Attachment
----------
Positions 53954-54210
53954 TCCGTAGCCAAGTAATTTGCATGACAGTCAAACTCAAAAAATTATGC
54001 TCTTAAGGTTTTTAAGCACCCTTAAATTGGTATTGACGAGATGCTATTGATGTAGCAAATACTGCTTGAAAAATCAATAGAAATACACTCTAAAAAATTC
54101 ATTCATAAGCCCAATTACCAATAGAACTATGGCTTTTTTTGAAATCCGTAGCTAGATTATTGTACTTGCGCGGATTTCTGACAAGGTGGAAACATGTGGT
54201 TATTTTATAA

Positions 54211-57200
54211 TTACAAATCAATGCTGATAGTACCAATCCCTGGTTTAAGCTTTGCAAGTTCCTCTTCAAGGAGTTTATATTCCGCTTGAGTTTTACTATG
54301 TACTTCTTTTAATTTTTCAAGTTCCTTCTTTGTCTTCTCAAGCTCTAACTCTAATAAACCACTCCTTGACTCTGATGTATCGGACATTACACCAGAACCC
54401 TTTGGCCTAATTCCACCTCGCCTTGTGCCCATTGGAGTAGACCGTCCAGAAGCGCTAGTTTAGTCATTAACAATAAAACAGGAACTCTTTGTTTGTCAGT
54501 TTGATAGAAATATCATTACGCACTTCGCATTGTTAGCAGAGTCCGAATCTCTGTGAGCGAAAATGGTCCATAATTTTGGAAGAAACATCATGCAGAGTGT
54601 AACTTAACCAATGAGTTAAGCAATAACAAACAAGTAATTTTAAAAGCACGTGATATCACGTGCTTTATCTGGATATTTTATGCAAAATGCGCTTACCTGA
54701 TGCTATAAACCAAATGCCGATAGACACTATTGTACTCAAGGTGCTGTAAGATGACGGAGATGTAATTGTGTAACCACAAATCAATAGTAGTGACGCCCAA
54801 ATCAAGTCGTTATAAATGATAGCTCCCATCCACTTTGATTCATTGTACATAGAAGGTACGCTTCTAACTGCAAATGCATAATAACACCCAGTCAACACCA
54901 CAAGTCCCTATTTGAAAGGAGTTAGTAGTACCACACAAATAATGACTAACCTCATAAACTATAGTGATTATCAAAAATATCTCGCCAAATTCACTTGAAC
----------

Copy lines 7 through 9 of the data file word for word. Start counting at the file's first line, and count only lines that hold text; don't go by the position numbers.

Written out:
54211 TTACAAATCAATGCTGATAGTACCAATCCCTGGTTTAAGCTTTGCAAGTTCCTCTTCAAGGAGTTTATATTCCGCTTGAGTTTTACTATG
54301 TACTTCTTTTAATTTTTCAAGTTCCTTCTTTGTCTTCTCAAGCTCTAACTCTAATAAACCACTCCTTGACTCTGATGTATCGGACATTACACCAGAACCC
54401 TTTGGCCTAATTCCACCTCGCCTTGTGCCCATTGGAGTAGACCGTCCAGAAGCGCTAGTTTAGTCATTAACAATAAAACAGGAACTCTTTGTTTGTCAGT